At the time the report was written, only 37 of the CGPS sites provided data in real time, and a real time processing procedure wasn't available.

Creating a system would require a "substantial effort" from GeoNet staff, a "significant increase" in funding, along with the development of procedures and technology to process data in real time.

A 'cost-benefit thing'

"For New Zealand, I guess it's a cost-benefit analysis thing, and whether we put money into it, but from a seismological perspective, there are things that could be done," Victoria University earthquake scientist Dr John Townend said.

"There are measurements you could make with a very dense seismic system and autonomous computer systems that enable you to do useful things like warn the public or shut down train or power systems."

This was an area in which Japan was far ahead of other nations.

"We are very good at doing earthquake science and engineering in New Zealand - the question is how could we optimise what expertise we have and what networks do we have to get messages out?"

This graphic - covering a 2500 return period - shows how different parts of our coast are more vulnerable to tsunamis than others. Photo / GNS Science
This graphic - covering a 2500 return period - shows how different parts of our coast are more vulnerable to tsunamis than others. Photo / GNS Science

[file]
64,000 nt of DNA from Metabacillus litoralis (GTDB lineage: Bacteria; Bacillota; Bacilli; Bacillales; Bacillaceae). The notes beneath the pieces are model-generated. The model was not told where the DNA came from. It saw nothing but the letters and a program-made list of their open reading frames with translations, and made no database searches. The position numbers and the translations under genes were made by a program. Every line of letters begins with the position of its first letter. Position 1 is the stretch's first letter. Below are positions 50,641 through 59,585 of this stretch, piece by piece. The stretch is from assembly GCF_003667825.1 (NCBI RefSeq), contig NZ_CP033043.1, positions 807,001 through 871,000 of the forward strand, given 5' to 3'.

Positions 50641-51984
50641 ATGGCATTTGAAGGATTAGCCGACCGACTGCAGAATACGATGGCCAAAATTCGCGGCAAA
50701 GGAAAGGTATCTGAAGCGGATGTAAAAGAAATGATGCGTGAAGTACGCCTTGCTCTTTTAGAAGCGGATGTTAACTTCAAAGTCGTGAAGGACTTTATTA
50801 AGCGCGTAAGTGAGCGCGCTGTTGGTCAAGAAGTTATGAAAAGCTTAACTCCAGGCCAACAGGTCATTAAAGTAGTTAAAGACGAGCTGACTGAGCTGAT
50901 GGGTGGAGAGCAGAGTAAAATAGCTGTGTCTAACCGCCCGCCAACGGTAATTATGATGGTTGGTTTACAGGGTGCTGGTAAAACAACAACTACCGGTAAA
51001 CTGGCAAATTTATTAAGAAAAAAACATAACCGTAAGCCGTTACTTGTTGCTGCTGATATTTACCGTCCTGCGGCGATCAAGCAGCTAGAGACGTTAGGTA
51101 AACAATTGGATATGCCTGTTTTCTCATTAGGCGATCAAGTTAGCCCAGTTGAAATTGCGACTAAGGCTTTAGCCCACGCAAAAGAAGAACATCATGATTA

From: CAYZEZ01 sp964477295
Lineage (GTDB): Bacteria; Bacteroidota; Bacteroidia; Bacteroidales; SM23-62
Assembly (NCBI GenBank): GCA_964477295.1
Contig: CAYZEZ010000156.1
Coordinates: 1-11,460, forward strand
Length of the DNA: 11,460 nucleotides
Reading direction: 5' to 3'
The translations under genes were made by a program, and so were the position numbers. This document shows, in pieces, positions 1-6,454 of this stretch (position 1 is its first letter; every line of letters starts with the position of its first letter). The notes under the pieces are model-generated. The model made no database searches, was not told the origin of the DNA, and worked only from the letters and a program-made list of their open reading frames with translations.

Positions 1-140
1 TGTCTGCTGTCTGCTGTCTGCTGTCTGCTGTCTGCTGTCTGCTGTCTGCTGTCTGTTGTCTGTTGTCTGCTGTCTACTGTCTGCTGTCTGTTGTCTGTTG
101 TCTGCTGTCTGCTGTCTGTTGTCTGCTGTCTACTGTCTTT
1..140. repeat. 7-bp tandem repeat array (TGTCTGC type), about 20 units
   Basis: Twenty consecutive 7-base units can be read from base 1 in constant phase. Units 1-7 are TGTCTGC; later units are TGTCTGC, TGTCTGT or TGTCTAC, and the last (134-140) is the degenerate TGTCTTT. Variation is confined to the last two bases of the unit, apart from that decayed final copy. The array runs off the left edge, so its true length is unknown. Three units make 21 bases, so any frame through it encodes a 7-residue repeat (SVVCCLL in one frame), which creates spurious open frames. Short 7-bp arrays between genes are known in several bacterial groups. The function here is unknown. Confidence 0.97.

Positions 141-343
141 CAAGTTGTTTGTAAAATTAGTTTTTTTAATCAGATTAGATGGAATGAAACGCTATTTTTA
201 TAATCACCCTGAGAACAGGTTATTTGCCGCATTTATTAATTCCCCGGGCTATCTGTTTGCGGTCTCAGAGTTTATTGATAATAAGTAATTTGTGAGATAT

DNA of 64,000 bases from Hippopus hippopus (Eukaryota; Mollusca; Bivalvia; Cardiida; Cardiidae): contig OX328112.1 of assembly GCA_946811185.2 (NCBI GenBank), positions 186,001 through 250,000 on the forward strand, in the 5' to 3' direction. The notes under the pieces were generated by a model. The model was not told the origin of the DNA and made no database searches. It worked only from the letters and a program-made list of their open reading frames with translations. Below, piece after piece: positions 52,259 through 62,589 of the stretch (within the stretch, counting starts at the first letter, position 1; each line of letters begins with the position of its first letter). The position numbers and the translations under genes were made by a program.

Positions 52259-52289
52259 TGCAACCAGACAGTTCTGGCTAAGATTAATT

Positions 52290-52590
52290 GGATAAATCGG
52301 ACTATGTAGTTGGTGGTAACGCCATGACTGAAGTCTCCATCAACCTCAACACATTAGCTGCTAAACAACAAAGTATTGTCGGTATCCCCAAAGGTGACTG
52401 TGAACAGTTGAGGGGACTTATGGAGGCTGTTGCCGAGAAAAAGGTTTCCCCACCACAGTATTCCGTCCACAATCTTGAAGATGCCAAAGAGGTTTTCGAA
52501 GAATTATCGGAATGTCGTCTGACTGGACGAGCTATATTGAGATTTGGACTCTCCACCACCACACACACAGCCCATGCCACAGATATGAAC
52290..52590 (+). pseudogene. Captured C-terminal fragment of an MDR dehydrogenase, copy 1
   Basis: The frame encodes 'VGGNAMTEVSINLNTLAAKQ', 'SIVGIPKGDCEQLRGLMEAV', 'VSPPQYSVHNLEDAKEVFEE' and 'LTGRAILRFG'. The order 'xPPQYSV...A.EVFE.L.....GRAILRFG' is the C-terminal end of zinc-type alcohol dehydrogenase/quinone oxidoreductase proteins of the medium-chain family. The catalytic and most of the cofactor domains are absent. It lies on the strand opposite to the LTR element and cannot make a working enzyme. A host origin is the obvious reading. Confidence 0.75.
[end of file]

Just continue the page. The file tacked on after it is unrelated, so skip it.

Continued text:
Townend added there were some cases - such as a quake directly under a city, as happened in Christchurch in 2011 - where even an EEW system would prove too slow.

GNS Science seismologist Dr John Ristau, one of the authors of the 2013 report, said the key would be having enough sensors to reliably locate quakes and calculate their magnitudes from anywhere in the quake zone.

"If you are using ocean bottom seismometers, you could locate the quake before the P waves even hit the shore - and you could definitely have located it and calculated the magnitude long before any tsunami has hit the shore."

As part of a 26-nation project, scientists will begin work to ultimately create an underwater "earthquake observatory" near the North Island's East Coast, deploying instruments that will detect any changes from earthquake or other types of tectonic events in the region.

While the project's aim is to investigate slow-slip quakes and monitor processes in the Hikurangi subduction zone, one of the leader researchers, Dr Laura Wallace of GNS Science, said the capability could be integrated into a wider EEW system if New Zealand decided to develop one.

What risk do tsunamis pose New Zealand?

• New Zealand's entire coast is at risk of tsunami. A tsunami can violently flood coastlines, causing devastating property damage, injuries and loss of life.
• Tsunami waves can smash into the shore like a wall of water, or move in as a fast-moving flood or tide.
• New Zealand has experienced about 10 tsunamis higher than five metres since 1840.
• Some were caused by distant earthquakes, but most by seafloor quakes not far off the coast.

How much warning will we have?

• Official warnings, through channels such as TV, radio, social media, apps and sirens, are possible for distant and regional source tsunami, which may take hours to reach New Zealand.
• However, official warnings are more difficult for local source tsunami, which could arrive within minutes.
• This means people must move immediately to the nearest high ground or as far inland as they can if they are at the coast and feel a strong earthquake that makes it hard to stand up, or a weak rolling earthquake that lasts a minute or more; see a sudden rise or fall in sea level; or hear loud and unusual noises from the sea.